Six years previous to the opening of our tale, he had come to Sandy Cove with his wife and child, the latter a girl of six years of age at that time. In one year death bereaved the missionary of his wife, and, about the same time, war broke out in the island between the chiefs who clung to the idolatrous rites and bloody practises peculiar to the inhabitants of the South Sea Islands, and those chiefs who were inclined to favor Christianity. This war continued to rage more or less violently for several years, frequently slumbering, sometimes breaking out with sudden violence, like the fitful eruptions of the still unextinct volcanoes in those distant, regions.
During all this period of bloodshed and alarms, the missionary stuck to his post. The obstinacy of hatred was being gradually overcome by the superior pertinacity of zeal in a good cause, and the invariable practise—so incomprehensible to the savage mind—of returning good for evil. The result was that the Sabbath bell still sent its tinkling sound over the verdant slopes above Sandy Cove, and the hymn of praise still arose, morning and evening, from the little church, which, composed partly of wood, partly of coral rock, had been erected under the eye, and, to a large extent, by the hands, of the missionary.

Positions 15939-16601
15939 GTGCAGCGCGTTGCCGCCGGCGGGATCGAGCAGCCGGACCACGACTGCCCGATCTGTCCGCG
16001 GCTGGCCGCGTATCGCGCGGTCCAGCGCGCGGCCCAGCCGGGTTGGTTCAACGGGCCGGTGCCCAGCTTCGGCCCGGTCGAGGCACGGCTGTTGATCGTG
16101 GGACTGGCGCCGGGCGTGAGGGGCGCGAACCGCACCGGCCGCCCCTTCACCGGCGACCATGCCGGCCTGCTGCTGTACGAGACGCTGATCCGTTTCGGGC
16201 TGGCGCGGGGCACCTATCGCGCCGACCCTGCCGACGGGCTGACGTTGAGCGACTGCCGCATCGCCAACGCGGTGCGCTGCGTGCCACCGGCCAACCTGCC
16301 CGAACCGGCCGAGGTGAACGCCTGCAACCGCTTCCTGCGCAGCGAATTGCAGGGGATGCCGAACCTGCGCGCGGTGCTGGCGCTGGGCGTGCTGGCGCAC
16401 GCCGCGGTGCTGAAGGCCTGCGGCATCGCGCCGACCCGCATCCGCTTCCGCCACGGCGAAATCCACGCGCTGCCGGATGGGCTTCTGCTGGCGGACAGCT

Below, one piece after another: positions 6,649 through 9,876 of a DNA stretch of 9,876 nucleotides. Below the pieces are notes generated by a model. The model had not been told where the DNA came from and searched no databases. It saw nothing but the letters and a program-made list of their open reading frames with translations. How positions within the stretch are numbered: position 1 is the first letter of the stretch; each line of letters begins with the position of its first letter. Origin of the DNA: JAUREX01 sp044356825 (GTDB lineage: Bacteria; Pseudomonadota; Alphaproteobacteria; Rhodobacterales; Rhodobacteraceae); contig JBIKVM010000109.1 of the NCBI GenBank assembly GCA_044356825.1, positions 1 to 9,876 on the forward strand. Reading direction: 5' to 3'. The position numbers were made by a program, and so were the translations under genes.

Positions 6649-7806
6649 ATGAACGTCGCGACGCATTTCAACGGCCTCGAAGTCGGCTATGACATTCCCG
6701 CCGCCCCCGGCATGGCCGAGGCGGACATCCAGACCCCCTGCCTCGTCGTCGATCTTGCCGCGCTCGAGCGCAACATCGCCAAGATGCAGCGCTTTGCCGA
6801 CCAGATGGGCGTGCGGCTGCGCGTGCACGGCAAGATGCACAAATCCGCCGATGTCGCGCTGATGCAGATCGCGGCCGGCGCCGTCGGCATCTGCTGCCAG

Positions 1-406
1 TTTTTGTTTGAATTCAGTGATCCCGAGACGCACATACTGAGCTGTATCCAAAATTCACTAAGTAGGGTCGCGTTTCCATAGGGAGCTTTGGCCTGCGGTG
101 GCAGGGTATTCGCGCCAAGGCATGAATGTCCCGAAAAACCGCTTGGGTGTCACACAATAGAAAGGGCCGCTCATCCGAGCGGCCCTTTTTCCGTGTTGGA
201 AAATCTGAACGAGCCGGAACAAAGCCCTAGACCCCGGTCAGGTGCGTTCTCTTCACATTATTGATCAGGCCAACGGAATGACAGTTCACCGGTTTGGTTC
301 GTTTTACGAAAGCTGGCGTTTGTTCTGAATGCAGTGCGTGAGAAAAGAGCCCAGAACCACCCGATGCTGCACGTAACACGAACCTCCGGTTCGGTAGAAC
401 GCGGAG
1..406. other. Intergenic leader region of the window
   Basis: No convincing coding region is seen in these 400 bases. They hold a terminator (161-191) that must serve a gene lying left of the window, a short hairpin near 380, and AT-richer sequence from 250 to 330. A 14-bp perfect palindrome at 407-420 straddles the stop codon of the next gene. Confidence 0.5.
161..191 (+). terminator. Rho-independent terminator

But false friends within the camp were more dangerous and troublesome to Mr. Mason than avowed enemies without. Some of the European traders, especially, who settled on the island a few years after the missionary had made it habitable, were the worst foes he had to contend with.
In the same vessel that brought the missionary to the island, there came a widow, Mrs. Stuart, with her son Henry, then a stout lad of thirteen. The widow was not, however, a member of the missionary’s household. She came there to settle with her son, who soon built her a rudely-constructed but sufficiently habitable hut, which, in after years, was inclosed, and greatly improved; so that it at last assumed the dimensions of a rambling picturesque cottage, whitewashed, brilliant, and neat in its setting of bright green.
The widow, although not an official assistant to the missionary, was nevertheless a most efficient one. She taught in his schools, being familiar with the native tongue; and, when the settlement grew in numbers, both of white and black, she became known as the good angel of the place,—the one who was ever ready with sympathy for the sorrowful, and comfort for the dying. She was fair and fragile, and had been exceedingly beautiful; but care had stamped his mark deeply in her brow. Neither care nor time, however, could mar the noble outline of her fine features, or equal the love that beamed in her gentle eyes.